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Herd Mound Alum Straily `Absolutely Stunned' by Move to AAA

Former Marshall hurler Dan Straily

June 19, 2012



HUNTINGTON – The bad news is that Dan Straily won’t be pitching in the Class AA Texas League All-Star Game next week.

The good news is that Dan Straily won’t be pitching in the Class AA Texas League All-Star Game next week.

If that seems backwards, it’s not, because Straily’s baseball career has moved forward in a big way.

The former Marshall right-hander, who leads all of pro baseball in strikeouts in 2012, was promoted by Oakland from the Midland RockHounds to Sacramento in the Class AAA Pacific Coast League. And although he fanned 108 over 85 1/3 innings in 14 Double A starts, the Oregon native didn’t expect what happened.

“It was absolutely stunning,” Straily said Monday by phone from Sacramento, where the day before he joined his new club at 14,000-seat Raley Stadium on one hour of sleep. “I figured I’d be in Double A all season, like I was in high (Class) A last year for a full season, and low A for a full season in 2010.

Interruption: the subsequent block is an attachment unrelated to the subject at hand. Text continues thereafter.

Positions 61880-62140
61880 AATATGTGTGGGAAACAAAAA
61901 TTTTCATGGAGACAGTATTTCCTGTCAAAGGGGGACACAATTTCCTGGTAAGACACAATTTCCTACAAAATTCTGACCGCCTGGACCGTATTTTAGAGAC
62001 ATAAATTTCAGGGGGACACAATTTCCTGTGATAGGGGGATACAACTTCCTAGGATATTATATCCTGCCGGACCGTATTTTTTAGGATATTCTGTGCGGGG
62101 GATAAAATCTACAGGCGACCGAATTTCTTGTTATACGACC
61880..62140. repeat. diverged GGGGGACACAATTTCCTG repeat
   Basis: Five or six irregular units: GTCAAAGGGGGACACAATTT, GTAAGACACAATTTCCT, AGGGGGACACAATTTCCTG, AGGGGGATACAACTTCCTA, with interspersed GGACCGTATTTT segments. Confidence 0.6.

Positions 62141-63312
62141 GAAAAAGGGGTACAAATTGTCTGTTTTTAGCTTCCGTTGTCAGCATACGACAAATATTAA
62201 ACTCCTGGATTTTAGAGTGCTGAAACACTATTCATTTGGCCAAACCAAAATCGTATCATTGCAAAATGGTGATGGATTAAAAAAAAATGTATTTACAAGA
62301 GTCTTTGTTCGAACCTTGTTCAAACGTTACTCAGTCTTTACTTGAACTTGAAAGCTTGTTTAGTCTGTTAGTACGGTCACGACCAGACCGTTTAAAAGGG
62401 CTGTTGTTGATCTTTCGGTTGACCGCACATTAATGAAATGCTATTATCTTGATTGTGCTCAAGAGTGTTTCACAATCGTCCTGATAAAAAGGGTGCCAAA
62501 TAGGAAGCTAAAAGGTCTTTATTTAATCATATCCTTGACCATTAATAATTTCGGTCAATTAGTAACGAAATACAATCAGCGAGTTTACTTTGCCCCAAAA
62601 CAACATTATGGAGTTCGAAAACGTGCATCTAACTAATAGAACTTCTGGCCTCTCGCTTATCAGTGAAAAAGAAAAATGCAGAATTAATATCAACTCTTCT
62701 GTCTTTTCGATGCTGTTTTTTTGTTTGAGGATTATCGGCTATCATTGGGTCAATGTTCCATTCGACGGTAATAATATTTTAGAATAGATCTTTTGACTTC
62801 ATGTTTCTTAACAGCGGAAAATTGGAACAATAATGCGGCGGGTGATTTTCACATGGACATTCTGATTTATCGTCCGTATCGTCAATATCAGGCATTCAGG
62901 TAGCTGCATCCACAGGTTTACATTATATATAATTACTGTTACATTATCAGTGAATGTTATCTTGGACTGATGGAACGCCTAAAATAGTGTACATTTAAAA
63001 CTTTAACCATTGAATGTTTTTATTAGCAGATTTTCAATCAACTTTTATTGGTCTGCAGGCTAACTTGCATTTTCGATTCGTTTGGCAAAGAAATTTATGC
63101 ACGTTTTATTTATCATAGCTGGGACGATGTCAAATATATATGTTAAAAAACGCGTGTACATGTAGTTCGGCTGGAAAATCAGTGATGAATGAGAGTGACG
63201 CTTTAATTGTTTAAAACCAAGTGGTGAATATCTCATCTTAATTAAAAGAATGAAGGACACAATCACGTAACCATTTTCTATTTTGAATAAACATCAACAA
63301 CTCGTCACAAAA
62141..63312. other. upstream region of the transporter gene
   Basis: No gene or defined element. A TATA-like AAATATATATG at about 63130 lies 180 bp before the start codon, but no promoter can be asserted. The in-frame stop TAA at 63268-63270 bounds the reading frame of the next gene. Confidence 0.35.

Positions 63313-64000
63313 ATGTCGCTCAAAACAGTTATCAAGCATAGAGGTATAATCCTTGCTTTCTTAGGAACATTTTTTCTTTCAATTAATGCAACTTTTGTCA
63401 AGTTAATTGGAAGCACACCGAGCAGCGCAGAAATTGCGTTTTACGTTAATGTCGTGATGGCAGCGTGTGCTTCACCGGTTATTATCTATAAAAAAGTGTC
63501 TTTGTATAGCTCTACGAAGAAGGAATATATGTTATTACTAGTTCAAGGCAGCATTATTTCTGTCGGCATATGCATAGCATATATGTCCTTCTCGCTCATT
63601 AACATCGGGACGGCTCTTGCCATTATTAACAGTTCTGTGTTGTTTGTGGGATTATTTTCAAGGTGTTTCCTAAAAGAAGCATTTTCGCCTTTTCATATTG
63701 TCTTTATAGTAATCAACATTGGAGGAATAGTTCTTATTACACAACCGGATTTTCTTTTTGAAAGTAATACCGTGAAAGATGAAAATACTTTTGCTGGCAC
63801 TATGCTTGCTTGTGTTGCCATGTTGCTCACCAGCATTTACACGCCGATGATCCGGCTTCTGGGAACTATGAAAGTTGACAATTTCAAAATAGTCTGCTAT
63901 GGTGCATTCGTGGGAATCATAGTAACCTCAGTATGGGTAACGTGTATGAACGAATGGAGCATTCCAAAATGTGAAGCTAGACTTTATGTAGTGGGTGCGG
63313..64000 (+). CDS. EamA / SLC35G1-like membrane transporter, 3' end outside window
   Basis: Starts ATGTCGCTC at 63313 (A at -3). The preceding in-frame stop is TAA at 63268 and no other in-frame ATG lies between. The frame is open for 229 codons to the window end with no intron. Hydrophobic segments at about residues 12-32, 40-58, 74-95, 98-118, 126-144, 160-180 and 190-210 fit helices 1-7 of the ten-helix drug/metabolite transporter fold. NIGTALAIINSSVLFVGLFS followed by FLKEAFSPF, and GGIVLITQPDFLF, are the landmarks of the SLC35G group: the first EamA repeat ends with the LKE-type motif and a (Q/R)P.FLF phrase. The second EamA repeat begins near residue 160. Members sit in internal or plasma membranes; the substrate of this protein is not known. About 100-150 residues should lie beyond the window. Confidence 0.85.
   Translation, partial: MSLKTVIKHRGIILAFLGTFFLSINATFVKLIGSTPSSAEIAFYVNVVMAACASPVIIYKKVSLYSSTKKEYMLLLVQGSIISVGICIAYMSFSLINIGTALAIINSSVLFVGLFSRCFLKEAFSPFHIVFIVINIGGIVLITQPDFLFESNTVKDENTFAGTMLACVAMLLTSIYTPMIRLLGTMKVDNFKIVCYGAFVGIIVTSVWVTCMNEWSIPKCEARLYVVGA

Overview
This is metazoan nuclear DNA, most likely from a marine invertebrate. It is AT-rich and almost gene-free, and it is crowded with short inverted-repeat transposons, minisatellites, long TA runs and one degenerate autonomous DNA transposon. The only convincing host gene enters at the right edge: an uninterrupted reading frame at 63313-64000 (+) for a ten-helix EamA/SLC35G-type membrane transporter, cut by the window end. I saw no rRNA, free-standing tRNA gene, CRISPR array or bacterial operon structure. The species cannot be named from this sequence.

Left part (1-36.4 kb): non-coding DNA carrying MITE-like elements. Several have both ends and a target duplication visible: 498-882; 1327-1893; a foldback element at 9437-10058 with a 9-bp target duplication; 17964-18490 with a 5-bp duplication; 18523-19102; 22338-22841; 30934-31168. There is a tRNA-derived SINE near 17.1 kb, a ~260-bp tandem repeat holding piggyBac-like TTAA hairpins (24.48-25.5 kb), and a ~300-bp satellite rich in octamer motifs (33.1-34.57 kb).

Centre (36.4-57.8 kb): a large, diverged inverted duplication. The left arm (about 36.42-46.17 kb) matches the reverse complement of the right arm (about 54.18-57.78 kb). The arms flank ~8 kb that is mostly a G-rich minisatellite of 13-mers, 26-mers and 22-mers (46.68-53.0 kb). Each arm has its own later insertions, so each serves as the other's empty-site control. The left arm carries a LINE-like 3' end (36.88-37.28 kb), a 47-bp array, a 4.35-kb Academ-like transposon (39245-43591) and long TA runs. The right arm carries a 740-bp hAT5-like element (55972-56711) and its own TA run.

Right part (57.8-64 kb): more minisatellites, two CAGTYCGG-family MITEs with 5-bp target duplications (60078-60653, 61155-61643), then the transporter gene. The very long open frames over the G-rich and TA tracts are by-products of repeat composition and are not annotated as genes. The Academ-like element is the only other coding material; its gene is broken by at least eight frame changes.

“It’s an honor … I’m the second youngest guy (age 23) on this club.”

Straily was 3-4 with a 3.38 ERA and 23 walks at Midland, and in his last start Friday night he went 6 2/3 perfect innings to start an eight-inning stint, allowing one hit (homer) and struck out nine, but got no decision.

“Saturday night it was my turn to chart (pitches). I came into the clubhouse after the game, turned in my charts, and left and went to get something eat,” Straily said. “I went home, turned on the TV and started watching a movie.

“It’s about midnight and my phone rings. I almost didn’t answer it. I didn’t recognize the number (calling), but I figured I’d see who it was. It was my manager (Steve Scarsone). He asked me if I could come back to the ballpark. I kind of wondered why, and then he finally said, ‘You’re going up to Triple A, congratulations.’